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Opinion

He Sees Our Hot Future

A 'Trees and Us' podcast with botanist geologist Richard Hebda.

By Mark Leiren-Young 19 Jan 2010 | TheTyee.ca

Mark Leiren-Young is the writer and director of the widely praised The Green Chain. Mark's also a regular contributor to The Tyee. For more on Mark, visit his website: www.leiren-young.ca.

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Richard Hebda.

[Editor's note: After a bit of a hiatus, Mark Leiren-Young's Trees and Us podcast series http://thetyee.ca/Series/2007/09/06/TreesandUs/ resumes today with an interview with the Royal British Columbia Museum's Richard Hebda. Leiren-Young first started writing about forestry issues while he was working as a reporter at the Williams Lake Tribune in 1985. The inspiration for this podcast series was Leiren-Young's award-winning feature film, The Green Chain, which he wrote, directed and produced and which opened in Vancouver last spring. New Trees and Us podcasts will run every week in the Tyee for the next seven weeks, and a book collecting all 22 interviews is in the works.]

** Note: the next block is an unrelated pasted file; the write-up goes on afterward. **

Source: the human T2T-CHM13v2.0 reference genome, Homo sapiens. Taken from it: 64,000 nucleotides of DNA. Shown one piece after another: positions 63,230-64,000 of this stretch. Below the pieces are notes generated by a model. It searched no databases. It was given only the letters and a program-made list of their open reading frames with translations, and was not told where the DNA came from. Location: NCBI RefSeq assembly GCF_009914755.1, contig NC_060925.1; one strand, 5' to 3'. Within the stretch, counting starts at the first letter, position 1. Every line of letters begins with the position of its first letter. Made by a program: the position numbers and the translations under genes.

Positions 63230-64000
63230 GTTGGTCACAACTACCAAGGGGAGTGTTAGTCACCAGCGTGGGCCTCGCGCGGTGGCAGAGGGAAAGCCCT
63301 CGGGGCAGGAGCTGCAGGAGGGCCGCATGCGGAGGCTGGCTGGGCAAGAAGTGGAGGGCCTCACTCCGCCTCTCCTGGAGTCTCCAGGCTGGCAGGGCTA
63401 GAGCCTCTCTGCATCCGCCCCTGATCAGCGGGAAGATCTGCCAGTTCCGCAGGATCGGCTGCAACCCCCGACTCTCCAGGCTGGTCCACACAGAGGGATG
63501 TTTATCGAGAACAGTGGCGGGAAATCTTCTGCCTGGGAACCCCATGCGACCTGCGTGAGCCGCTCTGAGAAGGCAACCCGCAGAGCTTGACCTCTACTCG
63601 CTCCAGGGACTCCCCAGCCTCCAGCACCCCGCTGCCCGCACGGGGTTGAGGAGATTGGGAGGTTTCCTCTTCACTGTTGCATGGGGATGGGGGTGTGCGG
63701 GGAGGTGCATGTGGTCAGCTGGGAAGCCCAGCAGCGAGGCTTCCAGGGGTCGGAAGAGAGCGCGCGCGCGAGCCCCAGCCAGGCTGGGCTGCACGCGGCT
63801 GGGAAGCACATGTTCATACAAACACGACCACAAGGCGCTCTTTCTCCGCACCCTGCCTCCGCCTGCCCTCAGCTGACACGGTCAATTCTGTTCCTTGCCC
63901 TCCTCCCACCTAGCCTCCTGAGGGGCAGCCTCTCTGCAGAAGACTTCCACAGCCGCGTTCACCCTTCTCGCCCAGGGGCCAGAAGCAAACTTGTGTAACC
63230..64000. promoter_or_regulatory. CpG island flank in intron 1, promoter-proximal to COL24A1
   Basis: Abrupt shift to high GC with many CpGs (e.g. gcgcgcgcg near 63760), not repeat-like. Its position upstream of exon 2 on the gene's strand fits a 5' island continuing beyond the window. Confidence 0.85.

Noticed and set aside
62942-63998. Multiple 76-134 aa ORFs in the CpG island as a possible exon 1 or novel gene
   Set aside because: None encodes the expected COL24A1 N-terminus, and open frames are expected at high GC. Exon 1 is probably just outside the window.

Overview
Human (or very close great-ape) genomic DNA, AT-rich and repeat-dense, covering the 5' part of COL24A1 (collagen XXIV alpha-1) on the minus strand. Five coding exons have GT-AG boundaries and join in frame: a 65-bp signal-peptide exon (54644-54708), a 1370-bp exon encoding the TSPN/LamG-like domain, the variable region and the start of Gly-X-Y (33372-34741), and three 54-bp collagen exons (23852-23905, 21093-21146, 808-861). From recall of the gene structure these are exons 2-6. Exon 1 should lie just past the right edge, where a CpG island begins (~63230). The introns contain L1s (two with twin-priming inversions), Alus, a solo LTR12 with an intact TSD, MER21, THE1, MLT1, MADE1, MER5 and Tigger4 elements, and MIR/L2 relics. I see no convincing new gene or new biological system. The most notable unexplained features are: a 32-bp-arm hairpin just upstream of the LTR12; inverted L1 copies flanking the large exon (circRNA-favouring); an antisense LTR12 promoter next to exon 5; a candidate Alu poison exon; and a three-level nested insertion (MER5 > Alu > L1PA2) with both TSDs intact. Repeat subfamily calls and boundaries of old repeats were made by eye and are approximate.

Richard Hebda doesn't just want to understand climate change, he wants to explain it to you.

A trained botanist and geologist and the curator of Botany and Earth History at Victoria's Royal British Columbia Museum, Hebda's special area of interest is, "the origins and dynamic of ecosystems and the distribution of species over long periods of time."

Hebda had the chance to explore his passion -- and tap into the zeitgeist -- when he helped create an exhibit that shows a series of possible futures for the province of B.C. and the planet earth. And a lot of the futures he projected are the stuff of scary science fiction movies that'll make it seem a lot more appealing to move to planets full of big blue people who dance with the trees and ride flying dragons to work. But for Hebda these sci-fi scenarios also present the opportunity -- and the reason -- to reassess our values as individuals and as a society.

Hebda spoke about the speed of change, why the fire risk is heating up, and how modern management practices transformed B.C.'s forests into beetle buffets. He also talks about how the climate crisis may have created "the greatest teaching moment of all time."  [Tyee]

Read more: Podcasts, Environment

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